In a blow to schoolchildren statewide, the Michigan Court of Appeals ruled on Nov. 7 the State of Michigan has no legal obligation to provide a quality public education to students in the struggling Highland Park School District.
A 2-1 decision reversed an earlier circuit court ruling that there is a “broad compelling state interest in the provision of an education to all children.” The appellate court said the state has no constitutional requirement to ensure schoolchildren actually learn fundamental skills such as reading — but rather is obligated only to establish and finance a public education system, regardless of quality. Waving off decades of historic judicial impact on educational reform, the majority opinion also contends that “judges are not equipped to decide educational policy.”
“This ruling should outrage anyone who cares about our public education system,” said Kary L. Moss, executive director of the American Civil Liberties of Michigan. “The court washes its hands and absolves the state of any responsibility in a district that has failed and continues to fail its children.”
The decision dismisses an unprecedented “right-to-read” lawsuit filed by the ACLU of Michigan in July 2012 on behalf of eight students of nearly 1,000 children attending K-12 public schools in Highland Park, Mich. The suit, which named as defendants the State of Michigan, its agencies charged with overseeing public education and the Highland Park School District, maintained that the state failed to take effective steps to ensure that students are reading at grade level.
“Let’s remember it was the state that turned the entire district over to a for-profit charter management company with no track record of success with low performing schools,” said Moss. “It is the state that has not enforced the law that requires literacy intervention to children not reading at grade level. It is the state’s responsibility to ensure and maintain a system of education that serves all children.”
In a dissenting opinion, appellate court judge Douglas Shapiro accused the court of “abandonment of our essential judicial roles, that of enforcement of the rule of law even where the defendants are governmental entities, and of protecting the rights of all who live within Michigan’s borders, particularly those, like children, who do not have a voice in the political process.”
MEAP test results from 2012 painted a bleak picture for Highland Park students and parents. In the 2013-14 year, no fewer than 78.9 percent of current fourth graders and 73 percent of current seventh graders will require the special intervention mandated by statute. By contrast, 65 percent of then-fourth graders and 75 percent of then-seventh graders required statutory intervention entering the 2012-13 school year.
“We respect the decision of the court in this manner,” says Bill DiSessa with the Michigan Department of Education, “and commend all educators who work to get all children in Michigan reading at grade-level by the end of third grade.
“In a general sense, 3rd grade reading proficiency has been and will be one of this agency’s top priorities. Students learn to read by 3rd grade, and read to learn after that.”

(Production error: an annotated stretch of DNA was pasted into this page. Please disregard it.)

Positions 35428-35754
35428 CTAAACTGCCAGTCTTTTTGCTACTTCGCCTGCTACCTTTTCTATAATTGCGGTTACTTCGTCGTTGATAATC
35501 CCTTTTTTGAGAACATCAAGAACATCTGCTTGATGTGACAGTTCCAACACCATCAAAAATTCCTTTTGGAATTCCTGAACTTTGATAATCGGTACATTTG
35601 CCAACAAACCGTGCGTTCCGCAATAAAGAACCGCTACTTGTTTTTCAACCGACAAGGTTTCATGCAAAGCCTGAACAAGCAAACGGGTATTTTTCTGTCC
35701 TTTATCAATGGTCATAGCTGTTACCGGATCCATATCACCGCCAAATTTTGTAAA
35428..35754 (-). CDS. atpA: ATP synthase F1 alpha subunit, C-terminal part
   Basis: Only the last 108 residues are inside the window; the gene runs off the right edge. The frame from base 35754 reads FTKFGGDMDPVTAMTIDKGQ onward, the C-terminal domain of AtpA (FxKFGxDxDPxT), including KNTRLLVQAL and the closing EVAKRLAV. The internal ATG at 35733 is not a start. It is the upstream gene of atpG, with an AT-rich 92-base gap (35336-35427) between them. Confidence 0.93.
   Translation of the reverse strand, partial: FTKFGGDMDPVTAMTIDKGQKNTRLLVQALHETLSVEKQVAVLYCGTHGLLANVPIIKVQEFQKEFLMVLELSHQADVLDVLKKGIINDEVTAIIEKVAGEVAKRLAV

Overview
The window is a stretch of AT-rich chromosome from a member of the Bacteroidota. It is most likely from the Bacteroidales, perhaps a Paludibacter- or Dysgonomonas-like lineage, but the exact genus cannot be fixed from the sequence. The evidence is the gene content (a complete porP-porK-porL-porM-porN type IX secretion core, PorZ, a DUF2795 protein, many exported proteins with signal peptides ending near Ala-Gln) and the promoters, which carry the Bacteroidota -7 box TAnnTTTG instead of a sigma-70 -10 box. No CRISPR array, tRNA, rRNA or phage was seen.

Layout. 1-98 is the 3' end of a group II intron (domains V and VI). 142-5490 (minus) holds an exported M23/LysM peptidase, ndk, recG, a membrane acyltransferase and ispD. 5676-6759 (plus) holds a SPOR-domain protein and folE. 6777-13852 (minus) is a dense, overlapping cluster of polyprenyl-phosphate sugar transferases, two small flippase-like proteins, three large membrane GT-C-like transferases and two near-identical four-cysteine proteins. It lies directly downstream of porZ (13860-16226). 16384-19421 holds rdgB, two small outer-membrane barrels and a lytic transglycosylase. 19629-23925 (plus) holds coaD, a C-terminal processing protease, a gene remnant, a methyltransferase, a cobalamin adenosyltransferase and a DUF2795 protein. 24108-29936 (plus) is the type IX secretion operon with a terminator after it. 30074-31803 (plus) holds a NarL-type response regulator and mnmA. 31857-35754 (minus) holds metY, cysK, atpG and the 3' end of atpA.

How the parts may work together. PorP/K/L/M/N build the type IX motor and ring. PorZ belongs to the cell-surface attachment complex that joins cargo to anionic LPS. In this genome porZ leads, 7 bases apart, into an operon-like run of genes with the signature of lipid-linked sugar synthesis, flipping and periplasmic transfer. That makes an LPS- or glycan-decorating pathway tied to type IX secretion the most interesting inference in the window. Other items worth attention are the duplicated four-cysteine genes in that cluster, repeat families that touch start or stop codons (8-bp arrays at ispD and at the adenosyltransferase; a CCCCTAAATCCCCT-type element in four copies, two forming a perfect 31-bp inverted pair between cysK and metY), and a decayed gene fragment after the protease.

Referring to State Superintendent Mike Flanagan’s July 2014 announcement he will use his authority to suspend low-performing charter school authorizers from chartering new schools, DiSessa says, “The department wants to make sure there’s accountability for all schools in the state be they public or charter.”
November 13, 2014
By JEFF KAROUB
The Detroit Symphony Orchestra took a tour of more than 400 schools Wednesday November 12 in its hometown and beyond, but the road trip was a virtual one.
Orchestra officials launched the first in a series of educational webcasts with two back-to-back performances that were viewed in 300 Detroit schools and 125 others nationwide — reaching about 40,000 students.
The Classroom Edition is an extension of Live from Orchestra Hall, the free symphony webcast that launched in 2011 and now is watched in more than 100 countries. The goal of the new grant-funded, three-year series is to bring the webcasts to students by holding them during the day and incorporating interactive lesson plans for teachers.
“This is ingenious,” said Jonathan Walker, dean of kindergarten through fourth-grade students at University Yes Academy, one of Detroit’s participating schools.
“It broadens their horizons, and it exposes them to something that they're typically not exposed to,” he added. “I hope it sparks something and maybe one day they'll want to join (the orchestra), or maybe it will spark an interest in music.”
The premiere of “An American Adventure” was hosted by actor and Detroit native Damon Gupton and featured the debut of assistant conductor Michelle Merrill. And it was, in fact, live from Orchestra Hall.
The series is also an evolution of the orchestra’s Educational Concert Series, which brings Detroit students to see the orchestra. That continues, but officials recognized that some students will not come and it would be important to go to them.
Paul Hogle, the ensemble’s executive vice president, said the funding will allow the orchestra to produce two webcasts in each of the three seasons. The series was developed with people who worked on the Public Broadcasting Service series “Sesame Street” and “3-2-1 Contact.”
Kristana Spearman, a 10th-grader at University Yes, said she usually listens to hip-hop and rap and gets her classical from “elevators and restaurants.” But the performance gave her new perspective and interest in the form.
“I really like how they’re combining different things. ... I didn’t know you could do all that,” said Spearman, 16, who previously “tried” to play sax and cello. “It never seemed to work for me but I might try again,” she said.